“The Philosophy of First Thoughts”



“We can never fight our way back to what we originally thought of something; it is blotted from our memory like the first version of a sketch that has been rubbed out thirty times.”

“The Philosophy of First Thoughts” by G.K. Chesterton

The Speaker, September 14, 1901

Proverbs are regarded as sacred things. The mere word suffices for the name of one of the books of the Bible, and yet it is remarkable what a large number of current proverbs when properly understood seem like texts from the horrible scriptures of a lower world. Proverbs are commonly at the best truisms; and a truism is a dead truth, a truth that we no longer feel as true. Spring, the stars, marriage, and death are truths, and it should be the aim of all literature and philosophy to prevent their becoming truisms. But it is extraordinary to notice the large number of proverbs, enshrining the wisdom of many generations, which are really mean and materialistic axioms fighting at every point against the realisation of a higher and more liberal life. We are told, for example, that “a penny saved is a penny gained,” but proverbial philosophy is silent upon the far deeper and more practical piece of wisdom that a penny spent is a penny gained. If the author of the proverb wished to express himself with true philosophical lucidity he should have said that a penny saved is a penny placed in such a position that at some remote period it may effectively be gained. This form of words would make the proverb slightly more inconvenient for the purposes of constant repetition, but this I incline to think would be an advantage. Instances might be produced ad infinitum. It is said that “little things please little minds” but there is perhaps no better test of a great mind than that it reverences little things. It is said that a bird in the hand is worth two in the bush, and a whole sermon might be preached against the vulgarity and inhumanity of the sentiment. A flower growing untouched in a meadow, a flower, therefore, that is really a flower, is immeasurably more ours when we enjoy it as such than when we amputate it, and put it in a pot, as if it were a diseased limb. A part of the cosmic life which preserves its own divine indifference to ourselves is worth any number of cosmic slaves that we have taught to fawn upon us. A bird in the bush is worth two in the hand. Everywhere we find this same quality in proverbs, that, although they are certainly not immoral, although they may be said to contain a certain brisk diurnal morality, yet they certainly fight so far as they go against the higher and braver life. But in no case is this so remarkable as in the curious statement that second thoughts are best.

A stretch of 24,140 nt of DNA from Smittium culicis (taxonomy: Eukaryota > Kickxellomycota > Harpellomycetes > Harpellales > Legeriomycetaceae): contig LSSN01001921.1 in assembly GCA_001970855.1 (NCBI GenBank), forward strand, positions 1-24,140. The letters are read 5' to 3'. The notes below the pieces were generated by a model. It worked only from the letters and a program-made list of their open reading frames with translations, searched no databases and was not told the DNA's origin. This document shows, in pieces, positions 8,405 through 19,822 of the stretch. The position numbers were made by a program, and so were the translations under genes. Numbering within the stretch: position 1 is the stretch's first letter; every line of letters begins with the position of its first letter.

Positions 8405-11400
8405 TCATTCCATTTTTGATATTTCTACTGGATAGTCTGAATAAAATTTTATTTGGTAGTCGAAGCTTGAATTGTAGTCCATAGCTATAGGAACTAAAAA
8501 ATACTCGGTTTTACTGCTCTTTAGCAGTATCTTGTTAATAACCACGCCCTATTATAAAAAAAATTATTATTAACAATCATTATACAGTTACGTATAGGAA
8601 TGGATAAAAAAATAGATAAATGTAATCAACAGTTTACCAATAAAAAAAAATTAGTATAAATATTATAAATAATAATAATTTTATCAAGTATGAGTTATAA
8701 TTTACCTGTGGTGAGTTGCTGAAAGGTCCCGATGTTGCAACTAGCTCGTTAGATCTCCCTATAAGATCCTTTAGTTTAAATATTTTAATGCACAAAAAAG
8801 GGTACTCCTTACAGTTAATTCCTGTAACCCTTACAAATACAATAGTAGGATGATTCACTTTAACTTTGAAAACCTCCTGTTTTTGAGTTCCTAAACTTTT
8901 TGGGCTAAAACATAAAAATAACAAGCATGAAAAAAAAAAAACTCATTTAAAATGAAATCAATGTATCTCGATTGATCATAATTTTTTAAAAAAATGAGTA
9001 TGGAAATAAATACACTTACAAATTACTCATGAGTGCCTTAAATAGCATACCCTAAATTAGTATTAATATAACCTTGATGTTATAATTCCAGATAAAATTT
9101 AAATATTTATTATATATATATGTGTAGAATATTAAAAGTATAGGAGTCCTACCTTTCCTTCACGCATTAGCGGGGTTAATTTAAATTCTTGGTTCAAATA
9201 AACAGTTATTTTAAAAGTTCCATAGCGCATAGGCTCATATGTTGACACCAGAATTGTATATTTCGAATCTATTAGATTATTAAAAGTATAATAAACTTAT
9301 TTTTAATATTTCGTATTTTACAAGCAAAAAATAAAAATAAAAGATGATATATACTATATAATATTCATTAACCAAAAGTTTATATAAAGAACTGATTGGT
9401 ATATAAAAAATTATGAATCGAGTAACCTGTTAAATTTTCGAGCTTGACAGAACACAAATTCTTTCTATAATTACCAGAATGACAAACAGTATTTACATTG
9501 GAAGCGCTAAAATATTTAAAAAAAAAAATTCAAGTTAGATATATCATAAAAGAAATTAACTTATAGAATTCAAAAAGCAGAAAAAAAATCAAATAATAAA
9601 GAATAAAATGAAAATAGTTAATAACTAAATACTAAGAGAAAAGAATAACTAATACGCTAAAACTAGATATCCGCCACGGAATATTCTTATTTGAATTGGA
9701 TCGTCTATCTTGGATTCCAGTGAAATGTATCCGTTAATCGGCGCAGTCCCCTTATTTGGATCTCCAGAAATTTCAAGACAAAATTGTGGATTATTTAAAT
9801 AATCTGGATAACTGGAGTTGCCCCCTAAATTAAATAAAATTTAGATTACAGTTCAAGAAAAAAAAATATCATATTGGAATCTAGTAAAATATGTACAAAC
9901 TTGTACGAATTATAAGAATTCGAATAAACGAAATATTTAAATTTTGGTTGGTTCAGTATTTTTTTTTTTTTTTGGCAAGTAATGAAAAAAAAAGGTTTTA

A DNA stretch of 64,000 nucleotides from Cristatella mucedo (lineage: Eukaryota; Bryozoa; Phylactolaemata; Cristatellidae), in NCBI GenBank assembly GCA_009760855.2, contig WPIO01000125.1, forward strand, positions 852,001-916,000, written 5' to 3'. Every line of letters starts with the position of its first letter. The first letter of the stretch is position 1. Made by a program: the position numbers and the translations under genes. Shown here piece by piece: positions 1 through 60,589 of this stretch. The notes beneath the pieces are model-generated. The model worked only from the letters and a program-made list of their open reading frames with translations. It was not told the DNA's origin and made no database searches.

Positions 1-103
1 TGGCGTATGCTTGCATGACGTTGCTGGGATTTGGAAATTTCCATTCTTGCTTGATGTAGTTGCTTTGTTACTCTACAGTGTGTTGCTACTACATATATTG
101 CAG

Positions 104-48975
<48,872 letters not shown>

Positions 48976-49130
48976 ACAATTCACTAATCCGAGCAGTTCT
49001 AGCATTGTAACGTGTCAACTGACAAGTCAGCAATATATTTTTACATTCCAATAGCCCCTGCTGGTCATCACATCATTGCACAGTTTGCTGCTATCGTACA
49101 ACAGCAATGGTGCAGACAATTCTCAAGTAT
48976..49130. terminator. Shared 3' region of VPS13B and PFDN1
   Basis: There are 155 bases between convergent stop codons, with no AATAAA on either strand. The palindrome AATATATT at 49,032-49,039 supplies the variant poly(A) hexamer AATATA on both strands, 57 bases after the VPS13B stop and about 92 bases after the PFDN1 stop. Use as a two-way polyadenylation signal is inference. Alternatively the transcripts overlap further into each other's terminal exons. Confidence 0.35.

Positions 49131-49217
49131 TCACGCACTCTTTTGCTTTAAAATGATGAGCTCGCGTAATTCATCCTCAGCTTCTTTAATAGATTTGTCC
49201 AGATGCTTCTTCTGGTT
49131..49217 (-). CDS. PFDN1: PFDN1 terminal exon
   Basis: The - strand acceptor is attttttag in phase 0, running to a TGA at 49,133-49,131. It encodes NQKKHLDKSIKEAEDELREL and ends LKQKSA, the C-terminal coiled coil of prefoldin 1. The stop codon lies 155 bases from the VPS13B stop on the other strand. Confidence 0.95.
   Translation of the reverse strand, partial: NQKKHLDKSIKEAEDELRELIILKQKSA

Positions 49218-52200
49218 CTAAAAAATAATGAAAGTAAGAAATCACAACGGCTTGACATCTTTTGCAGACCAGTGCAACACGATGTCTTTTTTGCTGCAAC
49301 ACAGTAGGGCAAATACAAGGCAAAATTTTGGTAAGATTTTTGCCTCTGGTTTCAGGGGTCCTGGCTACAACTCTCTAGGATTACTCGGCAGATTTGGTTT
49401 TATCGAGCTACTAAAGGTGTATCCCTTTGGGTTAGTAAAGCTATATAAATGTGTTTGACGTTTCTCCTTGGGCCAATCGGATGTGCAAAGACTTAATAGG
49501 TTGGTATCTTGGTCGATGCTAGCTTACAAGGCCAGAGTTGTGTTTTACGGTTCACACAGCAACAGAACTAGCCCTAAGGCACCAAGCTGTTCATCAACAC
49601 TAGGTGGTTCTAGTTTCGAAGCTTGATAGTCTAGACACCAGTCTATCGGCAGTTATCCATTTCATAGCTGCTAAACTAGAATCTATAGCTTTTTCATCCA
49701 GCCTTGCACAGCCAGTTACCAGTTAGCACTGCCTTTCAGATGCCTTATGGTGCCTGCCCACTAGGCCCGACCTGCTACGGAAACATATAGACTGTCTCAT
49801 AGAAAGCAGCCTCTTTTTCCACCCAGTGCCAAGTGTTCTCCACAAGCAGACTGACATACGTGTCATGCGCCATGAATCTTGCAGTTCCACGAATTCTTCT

First thoughts are almost always best; we can none of us judge of the thing that we see every day. Nay, we can none of us even see it. The collision between the mind of man and a fact or an idea is like the collision between two hurtling railway trains; it does finally prove which is the stronger. First thoughts are more clean, more just, more thankful, more comprehensive, but there is one incidental disadvantage which attaches to first thoughts. This disadvantage is that no one can possibly discover what they are. Our real first thoughts are hidden from us like the thoughts of some remote maniac in a subterranean cell. We can never fight our way back to what we originally thought of something; it is blotted from our memory like the first version of a sketch that has been rubbed out thirty times. Yet our view of all things is likely to be based on that forgotten and eradicated moment. A man may discover the song of the stars and the secret of perpetual motion, but it is doubtful whether he can ever discover what he really thinks.